The main inhabited part of Gansu Province is the South-East which includes the Capital of Lanzhou, the City of XiaHe (with its Labrang Monastery), Linxia, Longxi, Qinan, Tianshui and Jingyuan dispersed over various districts of the Province. The South-East of Gansu Province lies due West and South of Inner Mongolia Autonomous Region and at the end of the Gobi Desert. The Capital of Lanzhou lies at the Center of a Transitional Zone where the dried and sparsely inhabited parches of the Gobi Desert meet the Loess Lands of the Yellow River Basin. To the South of Lanzhou the landscape turns greener and more mountainous.
A Schematic Map of the Several Layers of the Great Wall of China defenses as they existed during the Ming Dynasty (1368 AD - 1644 AD) in Gansu, Qinghai, Ningxia, Shaanxi, Shanxi and Hebei Provinces. Map includes location of + link to Great Wall Passes as reported on by ChinaReport.com. Mouse over & Click Links for more Information and Photos.
Yang Guan Pass
Jia Yu Guan Pass
YanMen Guan Pass
Pian Guan Pass
Schematic Depiction Gansu Province and Districts. This Map conveniently depicts the 3 zones of Topography and Climate : The green and wet south, the arid central section of the Hexi Corridor and the Desert West with Dunhuang Oasis.
Topography Gansu Province can be divided into 3 zones which vary remarkably and have their own according Climates. The South Part of the Province has the lowest altitude and the warmest and wettest climates. A large Green Zone extends South from Tianshui into Sichuan Province and East into Shaanxi Province and beyond to Henan.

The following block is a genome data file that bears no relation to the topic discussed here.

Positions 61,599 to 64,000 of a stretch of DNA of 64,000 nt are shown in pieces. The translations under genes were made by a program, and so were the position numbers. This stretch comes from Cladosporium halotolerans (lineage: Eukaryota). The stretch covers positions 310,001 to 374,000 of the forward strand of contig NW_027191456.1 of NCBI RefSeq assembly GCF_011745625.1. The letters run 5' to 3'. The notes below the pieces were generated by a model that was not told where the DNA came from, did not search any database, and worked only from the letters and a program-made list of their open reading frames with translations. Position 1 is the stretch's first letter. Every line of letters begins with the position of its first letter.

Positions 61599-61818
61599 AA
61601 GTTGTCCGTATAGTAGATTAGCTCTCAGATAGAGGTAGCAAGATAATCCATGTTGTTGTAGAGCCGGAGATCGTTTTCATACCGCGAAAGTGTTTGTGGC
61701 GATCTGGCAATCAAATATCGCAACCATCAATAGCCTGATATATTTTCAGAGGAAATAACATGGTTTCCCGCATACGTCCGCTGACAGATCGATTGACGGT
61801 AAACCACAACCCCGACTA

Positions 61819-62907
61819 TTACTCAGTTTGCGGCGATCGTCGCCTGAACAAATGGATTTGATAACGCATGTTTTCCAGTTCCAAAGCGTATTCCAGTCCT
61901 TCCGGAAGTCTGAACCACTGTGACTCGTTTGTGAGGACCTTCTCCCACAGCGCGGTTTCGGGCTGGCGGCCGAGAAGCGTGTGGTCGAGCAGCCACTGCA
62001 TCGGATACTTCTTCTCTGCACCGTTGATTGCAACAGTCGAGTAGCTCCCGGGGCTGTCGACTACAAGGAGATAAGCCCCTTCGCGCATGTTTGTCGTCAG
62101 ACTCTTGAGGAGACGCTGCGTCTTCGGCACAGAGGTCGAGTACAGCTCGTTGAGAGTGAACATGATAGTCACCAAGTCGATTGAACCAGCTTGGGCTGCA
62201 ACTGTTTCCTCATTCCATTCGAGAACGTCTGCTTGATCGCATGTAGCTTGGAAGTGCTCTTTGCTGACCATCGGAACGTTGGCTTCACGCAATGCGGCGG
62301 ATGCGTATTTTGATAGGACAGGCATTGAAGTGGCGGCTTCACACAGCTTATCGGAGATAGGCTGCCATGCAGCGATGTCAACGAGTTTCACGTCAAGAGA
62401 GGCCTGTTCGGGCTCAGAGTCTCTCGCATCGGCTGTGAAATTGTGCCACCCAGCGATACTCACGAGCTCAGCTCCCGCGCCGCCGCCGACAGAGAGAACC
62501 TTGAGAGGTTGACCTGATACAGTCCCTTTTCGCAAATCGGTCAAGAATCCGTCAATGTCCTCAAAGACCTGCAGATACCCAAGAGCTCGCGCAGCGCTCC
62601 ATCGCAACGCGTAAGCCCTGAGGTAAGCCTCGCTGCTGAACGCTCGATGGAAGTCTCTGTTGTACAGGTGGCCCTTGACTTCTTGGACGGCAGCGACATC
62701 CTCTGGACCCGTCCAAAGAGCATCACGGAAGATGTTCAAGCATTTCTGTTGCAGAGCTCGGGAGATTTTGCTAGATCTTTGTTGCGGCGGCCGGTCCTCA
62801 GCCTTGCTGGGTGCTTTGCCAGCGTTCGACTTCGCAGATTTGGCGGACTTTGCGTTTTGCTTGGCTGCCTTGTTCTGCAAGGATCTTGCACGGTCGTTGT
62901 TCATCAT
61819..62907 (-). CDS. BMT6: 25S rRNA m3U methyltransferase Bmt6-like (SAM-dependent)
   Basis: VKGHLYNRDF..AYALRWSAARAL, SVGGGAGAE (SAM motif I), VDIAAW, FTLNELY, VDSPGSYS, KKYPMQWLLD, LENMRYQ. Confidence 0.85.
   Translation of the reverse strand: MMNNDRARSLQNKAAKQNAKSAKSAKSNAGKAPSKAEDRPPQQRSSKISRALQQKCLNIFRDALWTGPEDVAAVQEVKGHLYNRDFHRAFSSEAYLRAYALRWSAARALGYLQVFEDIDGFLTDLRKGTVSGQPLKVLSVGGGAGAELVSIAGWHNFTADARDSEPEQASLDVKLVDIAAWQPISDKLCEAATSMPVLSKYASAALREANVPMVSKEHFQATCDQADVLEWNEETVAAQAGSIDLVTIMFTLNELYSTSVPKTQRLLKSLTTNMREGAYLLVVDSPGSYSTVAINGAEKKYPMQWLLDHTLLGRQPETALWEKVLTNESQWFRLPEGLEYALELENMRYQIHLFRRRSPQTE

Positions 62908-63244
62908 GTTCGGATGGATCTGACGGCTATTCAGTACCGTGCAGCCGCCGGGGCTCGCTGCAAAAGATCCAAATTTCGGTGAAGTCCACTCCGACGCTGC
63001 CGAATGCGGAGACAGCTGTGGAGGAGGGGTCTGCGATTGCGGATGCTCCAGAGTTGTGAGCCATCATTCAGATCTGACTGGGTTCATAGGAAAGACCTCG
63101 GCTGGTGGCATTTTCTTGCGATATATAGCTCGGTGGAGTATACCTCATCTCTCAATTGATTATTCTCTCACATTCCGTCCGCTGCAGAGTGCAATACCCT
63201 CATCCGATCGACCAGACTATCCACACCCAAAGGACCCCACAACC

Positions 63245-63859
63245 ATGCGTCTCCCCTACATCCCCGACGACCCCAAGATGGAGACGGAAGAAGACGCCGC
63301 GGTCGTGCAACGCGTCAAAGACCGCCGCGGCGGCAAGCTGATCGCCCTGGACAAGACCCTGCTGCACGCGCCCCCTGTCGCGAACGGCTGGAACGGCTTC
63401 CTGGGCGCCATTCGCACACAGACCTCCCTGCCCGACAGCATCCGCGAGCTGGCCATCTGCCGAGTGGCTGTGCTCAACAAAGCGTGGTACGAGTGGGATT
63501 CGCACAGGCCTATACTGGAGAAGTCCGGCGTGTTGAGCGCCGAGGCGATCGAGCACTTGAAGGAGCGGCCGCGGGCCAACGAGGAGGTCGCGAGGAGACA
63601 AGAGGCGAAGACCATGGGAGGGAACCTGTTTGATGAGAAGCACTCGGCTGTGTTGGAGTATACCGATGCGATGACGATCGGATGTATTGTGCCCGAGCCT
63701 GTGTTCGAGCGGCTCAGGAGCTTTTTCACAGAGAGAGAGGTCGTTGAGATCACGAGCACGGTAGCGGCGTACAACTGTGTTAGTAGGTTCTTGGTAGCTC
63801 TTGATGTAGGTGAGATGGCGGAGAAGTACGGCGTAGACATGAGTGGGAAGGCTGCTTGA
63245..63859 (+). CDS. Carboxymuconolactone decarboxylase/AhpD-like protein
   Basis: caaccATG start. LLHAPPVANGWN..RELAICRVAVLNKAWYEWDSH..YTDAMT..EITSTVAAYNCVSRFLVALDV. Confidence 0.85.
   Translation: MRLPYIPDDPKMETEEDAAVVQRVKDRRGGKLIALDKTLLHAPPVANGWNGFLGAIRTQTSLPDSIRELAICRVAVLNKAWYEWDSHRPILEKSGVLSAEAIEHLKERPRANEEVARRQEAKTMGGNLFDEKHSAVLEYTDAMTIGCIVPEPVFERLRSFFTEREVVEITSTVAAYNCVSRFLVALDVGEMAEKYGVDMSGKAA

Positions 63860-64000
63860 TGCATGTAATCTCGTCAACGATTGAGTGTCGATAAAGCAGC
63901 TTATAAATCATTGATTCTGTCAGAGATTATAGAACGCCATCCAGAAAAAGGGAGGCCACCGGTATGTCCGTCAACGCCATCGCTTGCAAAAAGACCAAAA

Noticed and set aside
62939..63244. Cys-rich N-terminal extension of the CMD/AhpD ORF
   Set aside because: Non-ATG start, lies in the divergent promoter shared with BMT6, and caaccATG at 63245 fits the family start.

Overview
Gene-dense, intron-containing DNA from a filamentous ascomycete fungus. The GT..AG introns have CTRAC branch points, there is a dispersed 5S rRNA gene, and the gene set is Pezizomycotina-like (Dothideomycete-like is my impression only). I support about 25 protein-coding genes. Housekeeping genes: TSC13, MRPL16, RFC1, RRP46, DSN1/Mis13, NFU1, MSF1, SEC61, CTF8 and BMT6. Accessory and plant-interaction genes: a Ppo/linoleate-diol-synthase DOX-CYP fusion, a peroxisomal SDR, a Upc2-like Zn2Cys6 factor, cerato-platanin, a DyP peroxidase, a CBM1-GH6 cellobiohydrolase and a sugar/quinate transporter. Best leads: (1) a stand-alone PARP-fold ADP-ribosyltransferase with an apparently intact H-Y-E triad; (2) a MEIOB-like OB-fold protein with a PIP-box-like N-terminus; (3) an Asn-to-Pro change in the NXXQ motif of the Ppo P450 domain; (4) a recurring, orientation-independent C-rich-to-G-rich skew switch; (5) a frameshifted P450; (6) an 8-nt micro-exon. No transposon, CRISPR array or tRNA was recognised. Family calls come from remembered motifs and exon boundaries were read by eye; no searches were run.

The middle section of Gansu Province, or the "throat of China" is formed by a high plateaux running down from the High North near Lop Nur and Dunhuang, wedging between two mountain ridges and bending around the Heights of the Qinghai Plateaux to descend down and end at Lanzhou. This section is dry and arid and often windy, and consist of barren graveled lands and salt lakes. Rivers, formed by melting waters from nearby mountains cut across the plain, but waters rapidly flow downstream to end up in the Yellow River near Lanzhou.
The Last and Third Zone is found in the Far West where for centuries and ages the small City of Dunhuang, the "Blazing Beacon", forms the last Oasis and Bastion of Civilization in an otherwise bleak desert-like Landscape. In the West the gravel is met by the ever shifting Sands of the Taklamakan Desert creating a mix of fast rivers, small oasis, high sand dunes and flat wastelands. Sand storms are frequent here, especially in the spring months. In Summer Temperatures soar to staggering and unhealthy heights. If you intend to travel these parts on your own account, come well prepared, or else become the "Pisang" (Roasted Banana). The climate here is pure desert, harsh day and night during most of the year and often potentially lethal.
Some count a 4Th Climatic Zone in Gansu Province, namely the alpine like grasslands of the South-West leading into Qinghai Province.
Main Cities & Population Centres of Gansu Province :